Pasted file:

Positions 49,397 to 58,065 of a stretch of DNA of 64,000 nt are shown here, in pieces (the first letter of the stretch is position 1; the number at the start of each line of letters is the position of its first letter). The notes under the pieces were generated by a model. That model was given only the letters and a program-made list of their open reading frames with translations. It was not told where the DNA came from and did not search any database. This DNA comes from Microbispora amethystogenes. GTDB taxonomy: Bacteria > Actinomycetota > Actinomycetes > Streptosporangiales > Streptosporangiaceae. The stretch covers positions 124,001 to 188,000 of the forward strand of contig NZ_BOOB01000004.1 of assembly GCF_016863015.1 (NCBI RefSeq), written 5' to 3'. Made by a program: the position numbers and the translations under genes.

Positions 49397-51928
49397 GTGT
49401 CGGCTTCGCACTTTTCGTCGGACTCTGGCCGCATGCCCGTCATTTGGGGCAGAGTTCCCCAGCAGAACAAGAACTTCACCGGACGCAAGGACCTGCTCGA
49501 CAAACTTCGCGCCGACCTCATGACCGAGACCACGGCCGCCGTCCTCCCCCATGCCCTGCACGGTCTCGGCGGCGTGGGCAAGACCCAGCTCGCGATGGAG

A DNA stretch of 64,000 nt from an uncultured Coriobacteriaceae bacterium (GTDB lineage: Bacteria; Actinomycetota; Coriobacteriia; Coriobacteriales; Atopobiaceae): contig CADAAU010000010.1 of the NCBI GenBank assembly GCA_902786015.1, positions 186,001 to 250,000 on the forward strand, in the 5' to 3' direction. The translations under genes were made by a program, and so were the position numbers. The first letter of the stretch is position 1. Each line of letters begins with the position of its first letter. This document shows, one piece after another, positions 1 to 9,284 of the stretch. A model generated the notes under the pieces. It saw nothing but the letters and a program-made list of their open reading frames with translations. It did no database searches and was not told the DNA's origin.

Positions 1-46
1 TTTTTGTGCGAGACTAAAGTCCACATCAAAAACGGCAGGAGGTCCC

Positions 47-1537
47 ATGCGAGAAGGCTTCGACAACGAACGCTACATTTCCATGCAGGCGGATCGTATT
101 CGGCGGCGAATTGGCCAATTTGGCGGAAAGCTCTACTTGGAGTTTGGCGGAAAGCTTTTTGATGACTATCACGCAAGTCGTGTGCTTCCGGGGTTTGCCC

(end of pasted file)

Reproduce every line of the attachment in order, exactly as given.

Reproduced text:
Positions 49,397 to 58,065 of a stretch of DNA of 64,000 nt are shown here, in pieces (the first letter of the stretch is position 1; the number at the start of each line of letters is the position of its first letter). The notes under the pieces were generated by a model. That model was given only the letters and a program-made list of their open reading frames with translations. It was not told where the DNA came from and did not search any database. This DNA comes from Microbispora amethystogenes. GTDB taxonomy: Bacteria > Actinomycetota > Actinomycetes > Streptosporangiales > Streptosporangiaceae. The stretch covers positions 124,001 to 188,000 of the forward strand of contig NZ_BOOB01000004.1 of assembly GCF_016863015.1 (NCBI RefSeq), written 5' to 3'. Made by a program: the position numbers and the translations under genes.

Positions 49397-51928
49397 GTGT
49401 CGGCTTCGCACTTTTCGTCGGACTCTGGCCGCATGCCCGTCATTTGGGGCAGAGTTCCCCAGCAGAACAAGAACTTCACCGGACGCAAGGACCTGCTCGA
49501 CAAACTTCGCGCCGACCTCATGACCGAGACCACGGCCGCCGTCCTCCCCCATGCCCTGCACGGTCTCGGCGGCGTGGGCAAGACCCAGCTCGCGATGGAG

A DNA stretch of 64,000 nt from an uncultured Coriobacteriaceae bacterium (GTDB lineage: Bacteria; Actinomycetota; Coriobacteriia; Coriobacteriales; Atopobiaceae): contig CADAAU010000010.1 of the NCBI GenBank assembly GCA_902786015.1, positions 186,001 to 250,000 on the forward strand, in the 5' to 3' direction. The translations under genes were made by a program, and so were the position numbers. The first letter of the stretch is position 1. Each line of letters begins with the position of its first letter. This document shows, one piece after another, positions 1 to 9,284 of the stretch. A model generated the notes under the pieces. It saw nothing but the letters and a program-made list of their open reading frames with translations. It did no database searches and was not told the DNA's origin.

Positions 1-46
1 TTTTTGTGCGAGACTAAAGTCCACATCAAAAACGGCAGGAGGTCCC

Positions 47-1537
47 ATGCGAGAAGGCTTCGACAACGAACGCTACATTTCCATGCAGGCGGATCGTATT
101 CGGCGGCGAATTGGCCAATTTGGCGGAAAGCTCTACTTGGAGTTTGGCGGAAAGCTTTTTGATGACTATCACGCAAGTCGTGTGCTTCCGGGGTTTGCCC